In SS, the pattern of TP53 gene mutations was suggestive of a role for UV radiation as point mutations were C>T transition occurring at di-pyrimidine sites [25, 41]. This would support that SS cells may originate from skin resident cells while others suggested that they derive from central memory T-cells with circulating capacities [43]. Although our data are limited to a single gene analysis, we have not observed that C>T transitions occurred at NpCpC sites for the TP53 gene. TP53 driving mutations in such elderly patients with SS may rather result from aging than from UV exposure, as in chronic lymphoid leukemia (CLL) [44]. However, as reported in two patients with a double inactivated TP53 clone [26], we observed a relative younger age for patients with TP53 alterations (mutation and/or deletion) than without.

Strikingly, TP53 mutations have been detected at the skin level not only in B and T–cell cutaneous lymphomas but also in indolent lymphoproliferations such as lymphomatoid papulosis [41]. This strongly suggests that other cells such as keratinocytes may account for a mutated status when skin specimens only are analyzed. It also underscores the reliability of our parallel testing of blood and skin specimens for TP53 status assessment.

At the biological level, the TP53 mutations reported here were found to mainly affect the DNA binding or tetramerization domain of TP53 [45]. By prediction analysis, they were found deleterious with a high probability score. As recently shown in breast cancers, NGS represents an unequivocal tool for the detection of mutations confirmed as mutant by the functional assay [46].

Using a simple FISH analysis on either unselected PBMC or skin sections, we also found the presence of at least one allelic alteration of TP53 in 83% of SS cases. By comparison with patients with inflammatory erythroderma, we provide here evidence that TP53 alterations may be used to assess malignancy of circulating cells in patients with either erythroderma or a history of MF. Since the submission of our manuscript, another group reported the use of a panel of 11 FISH probes for the assessment of leukemic CTCL including SS, Transformed MF, Follicular-MF and MF [14]. Such customized panel was designed according to a recent exome study of selected CD4+ cells and evaluated against criteria established by the same group for leukemic evaluation in CTCL [27, 47]. Interestingly, TP53 loss was a constant finding in their 10 SS cases [14]. Using international criteria to define primary and secondary SS, our study strongly supports that TP53 assessment by FISH may be a robust tool for leukemic assessment of CTCL. This approach is also applicable to skin specimens for the differential diagnosis with inflammatory erythroderma.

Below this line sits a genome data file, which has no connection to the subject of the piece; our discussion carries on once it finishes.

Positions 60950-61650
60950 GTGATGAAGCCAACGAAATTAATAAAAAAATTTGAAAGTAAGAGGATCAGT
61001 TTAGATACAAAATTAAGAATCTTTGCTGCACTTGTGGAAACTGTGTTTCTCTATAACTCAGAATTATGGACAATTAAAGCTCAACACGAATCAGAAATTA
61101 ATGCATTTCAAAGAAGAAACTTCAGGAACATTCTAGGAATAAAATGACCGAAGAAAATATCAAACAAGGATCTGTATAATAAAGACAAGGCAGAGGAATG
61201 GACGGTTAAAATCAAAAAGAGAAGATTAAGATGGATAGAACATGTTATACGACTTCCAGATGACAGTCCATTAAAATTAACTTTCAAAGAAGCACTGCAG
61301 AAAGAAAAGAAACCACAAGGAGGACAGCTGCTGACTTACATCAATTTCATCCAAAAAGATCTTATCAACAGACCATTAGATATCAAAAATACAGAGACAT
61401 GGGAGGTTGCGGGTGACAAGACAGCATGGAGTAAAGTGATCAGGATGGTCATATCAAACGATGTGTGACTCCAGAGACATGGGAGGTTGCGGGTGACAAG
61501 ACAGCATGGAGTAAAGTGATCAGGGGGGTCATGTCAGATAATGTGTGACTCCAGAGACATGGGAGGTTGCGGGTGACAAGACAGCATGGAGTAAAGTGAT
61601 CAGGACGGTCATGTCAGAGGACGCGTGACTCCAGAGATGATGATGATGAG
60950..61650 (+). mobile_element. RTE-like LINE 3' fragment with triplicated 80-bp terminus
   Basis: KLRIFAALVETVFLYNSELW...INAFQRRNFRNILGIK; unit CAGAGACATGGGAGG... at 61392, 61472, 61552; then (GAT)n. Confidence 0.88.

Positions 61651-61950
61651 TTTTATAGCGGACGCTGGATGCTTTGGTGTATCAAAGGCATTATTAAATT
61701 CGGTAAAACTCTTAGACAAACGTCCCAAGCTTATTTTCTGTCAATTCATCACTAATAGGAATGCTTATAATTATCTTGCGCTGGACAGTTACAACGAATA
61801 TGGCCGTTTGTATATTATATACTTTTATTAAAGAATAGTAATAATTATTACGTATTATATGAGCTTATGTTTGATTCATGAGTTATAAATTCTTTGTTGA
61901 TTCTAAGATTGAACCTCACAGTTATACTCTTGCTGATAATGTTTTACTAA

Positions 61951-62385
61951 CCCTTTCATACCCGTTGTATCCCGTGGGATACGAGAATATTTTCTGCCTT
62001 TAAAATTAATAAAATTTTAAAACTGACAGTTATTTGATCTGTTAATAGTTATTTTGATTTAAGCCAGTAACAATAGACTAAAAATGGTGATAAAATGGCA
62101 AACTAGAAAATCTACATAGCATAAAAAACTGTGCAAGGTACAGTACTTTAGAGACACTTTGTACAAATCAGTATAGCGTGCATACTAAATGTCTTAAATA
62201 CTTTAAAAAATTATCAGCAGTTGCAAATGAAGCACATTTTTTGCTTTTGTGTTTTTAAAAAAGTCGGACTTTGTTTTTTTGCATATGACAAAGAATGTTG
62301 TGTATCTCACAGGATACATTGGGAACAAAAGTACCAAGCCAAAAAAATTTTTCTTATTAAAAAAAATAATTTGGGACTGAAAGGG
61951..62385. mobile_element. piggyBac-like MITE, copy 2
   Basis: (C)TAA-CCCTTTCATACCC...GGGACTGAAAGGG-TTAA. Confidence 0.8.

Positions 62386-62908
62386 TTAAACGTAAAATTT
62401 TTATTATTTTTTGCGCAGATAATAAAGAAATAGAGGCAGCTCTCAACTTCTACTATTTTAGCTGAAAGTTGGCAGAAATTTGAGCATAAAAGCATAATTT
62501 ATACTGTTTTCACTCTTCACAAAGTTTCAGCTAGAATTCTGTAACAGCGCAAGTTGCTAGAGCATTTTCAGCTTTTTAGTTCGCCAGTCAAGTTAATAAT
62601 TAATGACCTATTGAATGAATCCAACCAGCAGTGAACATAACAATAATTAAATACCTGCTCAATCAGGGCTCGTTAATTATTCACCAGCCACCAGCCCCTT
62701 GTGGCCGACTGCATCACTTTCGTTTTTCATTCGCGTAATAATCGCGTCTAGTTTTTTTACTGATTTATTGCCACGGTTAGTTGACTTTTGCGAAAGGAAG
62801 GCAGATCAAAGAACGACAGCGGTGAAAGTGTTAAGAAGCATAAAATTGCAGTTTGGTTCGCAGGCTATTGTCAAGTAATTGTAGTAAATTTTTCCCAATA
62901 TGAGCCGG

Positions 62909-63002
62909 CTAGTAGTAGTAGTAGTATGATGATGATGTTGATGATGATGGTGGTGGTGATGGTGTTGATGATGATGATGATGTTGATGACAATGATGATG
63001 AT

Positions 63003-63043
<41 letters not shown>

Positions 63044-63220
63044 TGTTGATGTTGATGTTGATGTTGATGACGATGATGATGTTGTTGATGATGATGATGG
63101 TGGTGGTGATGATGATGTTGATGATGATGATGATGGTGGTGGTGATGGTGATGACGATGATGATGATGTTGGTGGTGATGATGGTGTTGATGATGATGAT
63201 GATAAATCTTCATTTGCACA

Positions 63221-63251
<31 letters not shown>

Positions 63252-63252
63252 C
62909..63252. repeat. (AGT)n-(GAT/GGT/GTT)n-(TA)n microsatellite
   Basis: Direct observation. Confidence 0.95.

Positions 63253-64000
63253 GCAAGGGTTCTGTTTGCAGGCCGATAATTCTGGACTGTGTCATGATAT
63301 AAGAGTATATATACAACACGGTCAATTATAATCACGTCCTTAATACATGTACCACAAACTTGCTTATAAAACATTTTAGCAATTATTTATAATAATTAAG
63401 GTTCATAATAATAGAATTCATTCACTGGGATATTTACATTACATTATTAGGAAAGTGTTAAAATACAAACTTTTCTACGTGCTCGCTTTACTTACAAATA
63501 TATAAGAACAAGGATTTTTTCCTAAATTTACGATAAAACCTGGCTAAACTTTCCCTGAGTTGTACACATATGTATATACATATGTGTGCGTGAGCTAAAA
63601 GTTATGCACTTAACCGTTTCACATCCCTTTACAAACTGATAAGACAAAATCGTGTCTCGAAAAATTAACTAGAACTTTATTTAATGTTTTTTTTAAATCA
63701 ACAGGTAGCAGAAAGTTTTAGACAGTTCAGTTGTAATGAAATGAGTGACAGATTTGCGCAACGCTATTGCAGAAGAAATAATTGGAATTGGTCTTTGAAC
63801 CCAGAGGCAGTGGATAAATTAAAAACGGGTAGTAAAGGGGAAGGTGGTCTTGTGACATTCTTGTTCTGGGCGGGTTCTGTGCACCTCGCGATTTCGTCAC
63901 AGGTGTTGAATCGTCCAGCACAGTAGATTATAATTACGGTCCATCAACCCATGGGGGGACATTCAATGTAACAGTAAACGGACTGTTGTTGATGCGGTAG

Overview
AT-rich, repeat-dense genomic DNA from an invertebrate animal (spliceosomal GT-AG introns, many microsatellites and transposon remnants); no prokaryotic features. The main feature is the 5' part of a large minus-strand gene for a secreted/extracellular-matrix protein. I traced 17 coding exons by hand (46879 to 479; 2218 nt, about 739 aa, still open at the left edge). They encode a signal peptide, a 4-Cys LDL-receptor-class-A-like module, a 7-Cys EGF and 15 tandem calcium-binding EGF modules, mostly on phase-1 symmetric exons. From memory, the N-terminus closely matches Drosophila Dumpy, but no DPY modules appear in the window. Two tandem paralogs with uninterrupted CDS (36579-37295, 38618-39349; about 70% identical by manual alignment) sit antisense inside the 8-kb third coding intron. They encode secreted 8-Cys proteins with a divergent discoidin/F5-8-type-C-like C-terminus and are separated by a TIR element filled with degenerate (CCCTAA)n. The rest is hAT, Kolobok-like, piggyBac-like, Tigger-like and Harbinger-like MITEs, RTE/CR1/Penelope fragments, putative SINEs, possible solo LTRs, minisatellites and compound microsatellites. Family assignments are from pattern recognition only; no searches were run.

The TP53 tumor suppressor gene is involved in maintaining genomic stability and mediating response of cancer cells to therapy. In CLL, TP53 inactivation is associated with complex karyotypes at onset of the disease providing a fitness advantage under therapy [44]. Similarly, most of our SS cases with TP53 alteration displayed complex karyotypes (our personal data) and copy number alterations [17]. No correlation between TP53 status and prognosis or large cell transformation was observed which may depend on other genetic events such as MYC gain or CDKN2A deletion [21, 48]. In SS cell lines such as SeAx, Hut78 and HH, TP53 mutations were previously found associated with functional resistance to nutlin-3, an mdm-2 antagonist [29]. Whether TP53 alteration may impact therapeutic response should be evaluated along with other genomic features in prospective trials.

SS mutational landscape has been reported to be complex with high inter-individual variability, especially in the generation of original fusion genes per patient [25, 26, 28]. TP53 alteration in SS not only represents the most common genetic feature but may have a pivotal role in disease initiation as suggested by the early detection at diagnosis. Moreover, TP53 alterations were found to correlate with telomere shortening in our patients. Such association may allow Sézary cells to escape senescence or checkpoint control after telomere crisis generating diverse chromosomal breaks and imbalances.